The Missouri House has approved a resolution
calling for the federal government to consider lowering the minimum age for
interstate commercial motor vehicle drivers.
Sponsored by Rep. J.C. Kuessner,
D-Eminence, the House Concurrent Resolution, HCR18, encourages the Federal
Motor Carrier Safety Administration to establish a pilot program to evaluate
lowering the age requirements from 21 years of age to 18.
The resolution also calls on the
federal government to include “behind-the-wheel” training for commercial
drivers, which is something the Owner-Operators Independent Drivers Association
requested when it challenged the FMCSA’s driver training rule. A federal court
ruled in favor of OOIDA in December 2005 and ordered the agency to rewrite the
Rep. Bryan Pratt, R-Blue Springs,
who chairs the Missouri House committee that sent the resolution to the House
floor for consideration, said the resolution amounts to a symbolic gesture.
“The intention was to raise
awareness to the issue. It does not do anything to change state law. It’s
nonbinding,” Pratt told Land Line.
Since April 1992, drivers have
been required by the Federal Highway Administration to have a commercial
driver’s license to get behind the wheel of a commercial motor vehicle.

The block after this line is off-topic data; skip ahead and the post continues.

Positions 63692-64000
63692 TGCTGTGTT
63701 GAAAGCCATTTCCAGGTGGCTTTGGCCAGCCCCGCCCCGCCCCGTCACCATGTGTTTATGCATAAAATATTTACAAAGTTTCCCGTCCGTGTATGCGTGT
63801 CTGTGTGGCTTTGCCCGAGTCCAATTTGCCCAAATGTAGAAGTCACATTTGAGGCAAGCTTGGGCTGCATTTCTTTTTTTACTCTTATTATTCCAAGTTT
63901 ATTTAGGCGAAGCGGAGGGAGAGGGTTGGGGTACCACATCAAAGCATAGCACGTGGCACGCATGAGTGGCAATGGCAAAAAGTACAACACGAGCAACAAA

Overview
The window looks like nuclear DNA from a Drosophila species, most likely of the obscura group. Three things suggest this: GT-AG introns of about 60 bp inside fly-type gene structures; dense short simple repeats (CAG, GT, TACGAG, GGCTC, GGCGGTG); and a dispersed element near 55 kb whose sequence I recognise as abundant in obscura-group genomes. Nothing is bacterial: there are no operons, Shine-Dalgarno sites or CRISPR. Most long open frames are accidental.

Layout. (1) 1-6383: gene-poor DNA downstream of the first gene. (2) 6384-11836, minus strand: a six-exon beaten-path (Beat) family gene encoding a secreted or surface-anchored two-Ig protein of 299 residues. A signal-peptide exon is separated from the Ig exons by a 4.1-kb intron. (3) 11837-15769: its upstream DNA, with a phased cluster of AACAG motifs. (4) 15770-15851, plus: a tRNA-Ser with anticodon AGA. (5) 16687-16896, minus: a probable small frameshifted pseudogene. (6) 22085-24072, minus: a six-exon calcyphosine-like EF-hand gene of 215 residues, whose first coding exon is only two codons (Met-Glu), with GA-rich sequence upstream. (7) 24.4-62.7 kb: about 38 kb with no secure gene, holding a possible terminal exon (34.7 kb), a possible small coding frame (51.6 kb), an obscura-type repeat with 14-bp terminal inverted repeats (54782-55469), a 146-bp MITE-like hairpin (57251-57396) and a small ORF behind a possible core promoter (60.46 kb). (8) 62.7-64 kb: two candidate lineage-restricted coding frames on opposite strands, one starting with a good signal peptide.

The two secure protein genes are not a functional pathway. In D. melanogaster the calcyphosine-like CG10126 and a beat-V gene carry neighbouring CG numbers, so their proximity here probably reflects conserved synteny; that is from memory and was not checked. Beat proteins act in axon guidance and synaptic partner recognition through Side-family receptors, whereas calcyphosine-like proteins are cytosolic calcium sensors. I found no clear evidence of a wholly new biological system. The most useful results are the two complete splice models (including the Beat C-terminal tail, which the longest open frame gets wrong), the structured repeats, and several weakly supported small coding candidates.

States are allowed to issue CDLs
to qualified people 18 years of age or older if they are an intrastate
operation. Kuessner’s effort attempts to include interstate operation in the
The resolution also calls for the
FMCSA to “include behind-the-wheel training, mentoring and an evaluation
component” for prospective drivers.
Kuessner wrote that the pilot
program “has the potential of relieving a severe commercial motor vehicle
driver shortage in the states and nation, and creating excellent career
OOIDA Executive Vice President
Todd Spencer said this effort is another tact by carriers to influence public
“They’re trying to put lipstick on
a pig. While it is certainly true the industry is sorely in need of meaningful
required driver training standards and on-the-job training, unfortunately
maturity is not something that can be taught. Accident statistics
overwhelmingly show that younger drivers are going to be involved in more, and
more serious, crashes. If age is any determinant of the likelihood of
accidents, statistics show that we shouldn’t be considering taking it down. We
should consider taking it up,” Spencer said.
The resolution has been sent to
the state’s Senate for consideration. If approved there, it would be presented
to the FMCSA and Missouri’s congressional delegation.
– By Keith Goble, state